Former national security adviser John Bolton is under fire from both the left and the right.
Bolton released a tell-all book this week with scathing claims against President Donald Trump and others in his administration — but it has won him no friends on either side of the aisle.
The White House worked furiously to delay the book, asking a federal court for an emergency temporary restraining order Wednesday against its release. They claim it contains sensitive, classified materials. Experts have said Bolton could be facing criminal charges for releasing the book.
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Meanwhile, Democratic leaders say Bolton’s claims could have aided their failed impeachment of Trump. House Intelligence Committee chairman Adam Schiff, who led the impeachment, told “CBS This Morning” that Bolton’s decision to save his information for his book was “the price the country had to pay for John Bolton’s putting profit above country.”
In the book, Bolton’s allegations that Trump solicited Chinese help for his reelection effort carried echoes of Trump’s attempt to get political help from Ukraine, which led to his impeachment.
“I am hard-pressed to identify any significant Trump decision during my tenure that wasn’t driven by re-election calculations,” Bolton claimed.
The White House has denied the claims. On Thursday, Trump denounced the book as “a compilation of lies and made up stories, all intended to make me look bad.”
“Many of the ridiculous statements he attributes to me were never made, pure fiction,” he tweeted.
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Trump accused Bolton of violating the law by releasing the book, telling Fox News Channel’s “Hannity” on Wednesday: “It’s highly classified information, and he did not have approval.”
Several other former officials have written books after leaving office, but most have been flattering about the president. Other former officials have indicated they were saving their accounts of their time working for Trump until after he left office to speak more candidly.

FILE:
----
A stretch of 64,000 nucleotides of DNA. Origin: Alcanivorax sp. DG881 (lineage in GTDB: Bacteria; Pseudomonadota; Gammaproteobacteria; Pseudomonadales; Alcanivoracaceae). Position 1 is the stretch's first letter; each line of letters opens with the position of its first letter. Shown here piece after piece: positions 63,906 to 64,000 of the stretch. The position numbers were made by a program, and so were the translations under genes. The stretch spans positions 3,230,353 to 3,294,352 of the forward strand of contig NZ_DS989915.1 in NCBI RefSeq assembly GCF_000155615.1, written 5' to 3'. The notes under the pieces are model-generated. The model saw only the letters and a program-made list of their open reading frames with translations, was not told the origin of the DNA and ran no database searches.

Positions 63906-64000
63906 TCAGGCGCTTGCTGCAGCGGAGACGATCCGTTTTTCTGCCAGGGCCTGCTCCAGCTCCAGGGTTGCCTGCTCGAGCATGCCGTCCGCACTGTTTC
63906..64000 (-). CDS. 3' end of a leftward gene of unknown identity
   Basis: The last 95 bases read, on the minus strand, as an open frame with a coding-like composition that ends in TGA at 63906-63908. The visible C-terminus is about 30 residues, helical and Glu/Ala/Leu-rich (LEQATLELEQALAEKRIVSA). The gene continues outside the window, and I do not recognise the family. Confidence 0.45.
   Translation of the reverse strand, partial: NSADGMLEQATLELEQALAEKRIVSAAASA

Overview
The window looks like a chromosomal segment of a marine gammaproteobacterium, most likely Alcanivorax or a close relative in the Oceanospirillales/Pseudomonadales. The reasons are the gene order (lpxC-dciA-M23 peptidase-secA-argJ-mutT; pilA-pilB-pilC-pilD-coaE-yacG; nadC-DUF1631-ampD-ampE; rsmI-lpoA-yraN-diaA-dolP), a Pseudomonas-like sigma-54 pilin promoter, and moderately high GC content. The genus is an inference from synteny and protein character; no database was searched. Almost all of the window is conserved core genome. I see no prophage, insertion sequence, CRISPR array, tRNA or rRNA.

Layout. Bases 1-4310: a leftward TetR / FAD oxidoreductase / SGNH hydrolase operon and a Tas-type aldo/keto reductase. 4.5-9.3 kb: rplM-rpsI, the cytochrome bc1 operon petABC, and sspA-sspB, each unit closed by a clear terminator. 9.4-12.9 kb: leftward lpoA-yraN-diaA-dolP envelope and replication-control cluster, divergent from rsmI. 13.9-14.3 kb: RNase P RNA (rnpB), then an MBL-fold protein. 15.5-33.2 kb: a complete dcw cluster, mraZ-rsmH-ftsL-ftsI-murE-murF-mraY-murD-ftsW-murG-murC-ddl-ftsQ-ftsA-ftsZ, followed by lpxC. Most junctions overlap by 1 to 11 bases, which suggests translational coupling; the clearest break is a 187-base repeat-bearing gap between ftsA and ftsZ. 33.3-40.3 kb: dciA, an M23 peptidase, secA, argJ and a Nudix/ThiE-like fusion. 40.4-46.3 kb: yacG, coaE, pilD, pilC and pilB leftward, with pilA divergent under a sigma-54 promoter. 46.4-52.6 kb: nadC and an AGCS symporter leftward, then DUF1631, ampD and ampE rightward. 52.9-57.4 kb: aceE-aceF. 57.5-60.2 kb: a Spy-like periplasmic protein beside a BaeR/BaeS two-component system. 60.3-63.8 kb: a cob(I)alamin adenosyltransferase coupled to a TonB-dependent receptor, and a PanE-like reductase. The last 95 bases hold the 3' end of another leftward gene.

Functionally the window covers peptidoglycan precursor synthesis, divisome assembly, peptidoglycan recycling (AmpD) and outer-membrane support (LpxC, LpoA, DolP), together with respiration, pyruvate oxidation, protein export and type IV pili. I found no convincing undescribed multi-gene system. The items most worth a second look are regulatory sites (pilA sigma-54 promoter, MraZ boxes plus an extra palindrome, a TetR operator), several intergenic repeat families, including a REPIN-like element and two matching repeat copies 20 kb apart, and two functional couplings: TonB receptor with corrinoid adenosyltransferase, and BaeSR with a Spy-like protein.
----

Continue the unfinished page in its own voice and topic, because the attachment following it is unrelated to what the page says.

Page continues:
Bolton, Trump’s national security adviser for a 17-month period, called Trump’s attempt to shift the June 2019 conversation with Xi to the U.S. election a stunning move and wrote that it was among innumerable conversations that he found concerning. He added that Congress should have expanded the scope of its impeachment inquiry to these other incidents.
Deeply critical of the president and much of his senior team, Bolton wrote that because staff had served him so poorly, Trump “saw conspiracies behind rocks, and remained stunningly uninformed on how to run the White House, let alone the huge federal government.” He added that while he was at the White House, Trump typically had only two intelligence briefings a week “and in most of those, he spoke at greater length than the briefers, often on matters completely unrelated to the subjects at hand.”
As for the meeting with the Chinese president in Osaka, Japan, Bolton wrote that Trump told Xi that Democrats were hostile to China.
“He then, stunningly, turned the conversation to the coming U.S. presidential election, alluding to China’s economic capability to affect the ongoing campaigns, pleading with Xi to ensure he’d win,” Bolton said. “He stressed the importance of farmers, and increased Chinese purchases of soybeans and wheat in the electoral outcome.”
The book, titled “The Room Where It Happened: A White House Memoir,” is set to be released Tuesday by Simon & Schuster. It has been the subject of a lengthy battle between Bolton and the White House.
The Justice Department sued on Tuesday in an effort to delay publication of the book, claiming that it still contained highly classified information and that a required review by the National Security Council had not been concluded. According to the filing, national security adviser Robert O’Brien initiated a review that deemed additional information to be classified.
U.S. Trade Representative Robert Lighthizer said Wednesday that he attended a meeting between Trump and Xi at the Group of 20 nations in Osaka but never heard Trump pleading with Xi to buy more agriculture products to ensure he would win reelection.
“Absolutely untrue. Never happened. I was there. I have no recollection of that ever happening. I don’t believe it’s true. I don’t believe it ever happened,” Lighthizer said at a Senate hearing on trade issues. “Would I recollect something as crazy as that? Of course I would recollect it.”
In the book, Bolton describes every Trump decision as being guided by concerns for his own reelection, a claim that evokes the scandal that sparked the Democrat-led impeachment last year. The GOP-controlled Senate ultimately acquitted the president in his trial.
Bolton was called to testify before House lawmakers conducting the impeachment inquiry, but he declined to make statements under oath. Bolton claimed he wanted a federal court to decide whether he should heed a White House directive not to cooperate with the inquiry.
The Associated Press contributed to this article